With the weather getting warmer, you’ve decided it’s time to dust off that lawn mower and give it a tune-up so the mower will be ready for some serious grass-cutting over the next few months. However, after firing up the engine, you’ve discovered your lawn mower has developed a bad smoking habit. What’s causing that black smoke to billow out of the engine? There are three likely reasons and they are all related to how a gas-powered lawn mower engine operates.
How a gas-powered lawn mower engine operates
Most gas-powered lawn mowers utilize a four-cycle engine. Similar to an automobile engine, a four-cycle engine draws gasoline from a fuel tank and has a separate sump for oil.
A flywheel helps create a magnetic field to induce electricity
When the lawn mower start button is pressed, the ignition key turned, or the starter rope is pulled, a starter cup on the engine’s flywheel will engage to rotate a crankshaft. The rotating crankshaft connects to the piston which moves up and down within the cylinder and the ignition process begins. The flywheel has permanent magnets built into it, and as it rotates past the ignition coil, a magnetic field is created. The magnetic field induces electricity, allowing the ignition coil to send voltage to the spark plug.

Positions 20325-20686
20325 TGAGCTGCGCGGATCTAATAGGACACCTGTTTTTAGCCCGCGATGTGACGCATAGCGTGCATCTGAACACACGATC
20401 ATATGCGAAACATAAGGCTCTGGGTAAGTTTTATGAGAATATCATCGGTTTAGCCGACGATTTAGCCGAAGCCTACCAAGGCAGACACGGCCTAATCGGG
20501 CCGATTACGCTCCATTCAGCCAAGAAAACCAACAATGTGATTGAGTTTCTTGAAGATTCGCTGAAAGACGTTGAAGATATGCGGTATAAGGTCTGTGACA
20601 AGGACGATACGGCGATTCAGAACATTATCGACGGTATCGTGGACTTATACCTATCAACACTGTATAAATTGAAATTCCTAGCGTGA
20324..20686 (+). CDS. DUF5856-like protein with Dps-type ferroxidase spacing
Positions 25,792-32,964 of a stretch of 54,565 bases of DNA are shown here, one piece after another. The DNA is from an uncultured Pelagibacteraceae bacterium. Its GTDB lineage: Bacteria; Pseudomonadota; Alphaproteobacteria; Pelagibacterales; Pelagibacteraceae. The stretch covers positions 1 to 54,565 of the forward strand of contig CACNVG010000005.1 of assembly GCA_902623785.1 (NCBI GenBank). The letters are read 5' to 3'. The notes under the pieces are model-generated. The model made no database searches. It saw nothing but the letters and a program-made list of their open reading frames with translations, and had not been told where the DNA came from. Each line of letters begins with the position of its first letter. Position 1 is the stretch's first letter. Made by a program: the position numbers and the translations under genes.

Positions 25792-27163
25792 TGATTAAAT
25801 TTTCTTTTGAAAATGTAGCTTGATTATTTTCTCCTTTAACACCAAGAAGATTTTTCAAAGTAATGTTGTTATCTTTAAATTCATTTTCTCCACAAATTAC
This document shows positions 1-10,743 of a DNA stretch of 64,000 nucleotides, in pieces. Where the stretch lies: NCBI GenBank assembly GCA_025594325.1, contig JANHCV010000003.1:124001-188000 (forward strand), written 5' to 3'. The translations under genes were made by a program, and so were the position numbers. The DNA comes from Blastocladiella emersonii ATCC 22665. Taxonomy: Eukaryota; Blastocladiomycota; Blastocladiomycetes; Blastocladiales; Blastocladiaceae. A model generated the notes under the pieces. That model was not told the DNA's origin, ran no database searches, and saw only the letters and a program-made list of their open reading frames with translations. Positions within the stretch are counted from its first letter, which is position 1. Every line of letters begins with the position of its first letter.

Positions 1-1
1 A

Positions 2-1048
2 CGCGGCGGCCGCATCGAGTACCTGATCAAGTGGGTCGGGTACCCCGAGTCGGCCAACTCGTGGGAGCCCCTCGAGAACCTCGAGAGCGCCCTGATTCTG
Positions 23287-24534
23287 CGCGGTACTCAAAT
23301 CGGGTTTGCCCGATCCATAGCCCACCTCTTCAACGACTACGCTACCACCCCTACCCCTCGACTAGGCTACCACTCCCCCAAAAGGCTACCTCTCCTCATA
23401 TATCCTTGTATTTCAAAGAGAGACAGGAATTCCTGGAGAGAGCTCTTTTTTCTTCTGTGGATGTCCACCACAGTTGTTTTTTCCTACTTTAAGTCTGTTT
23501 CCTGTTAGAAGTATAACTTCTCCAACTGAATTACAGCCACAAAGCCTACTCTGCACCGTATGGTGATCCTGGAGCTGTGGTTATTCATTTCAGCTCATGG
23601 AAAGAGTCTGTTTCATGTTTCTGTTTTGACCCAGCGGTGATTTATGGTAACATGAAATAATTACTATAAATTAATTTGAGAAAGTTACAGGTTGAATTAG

A four-cycle engine has four “strokes”
As the flywheel rotates to create that magnetic field, the piston will travel down the cylinder creating a vacuum that draws fuel and air through the engine’s carburetor where the two elements mix before entering the cylinder through an intake port. This action is called the “intake stroke”. Next, the “compression stroke” takes place as the piston travels back up to the top of the cylinder and the intake valve closes. The spark plug now fires and ignites the fuel and air mixture which forces the piston down (known as the “power stroke”). The momentum of the spinning flywheel provides enough force to push the piston back up. The exhaust valve will then open, and the combustion gasses will exit through the muffler in what is the fourth and final cycle – the “exhaust stroke”. The engine will continue to run and repeat these four cycles until it is turned off.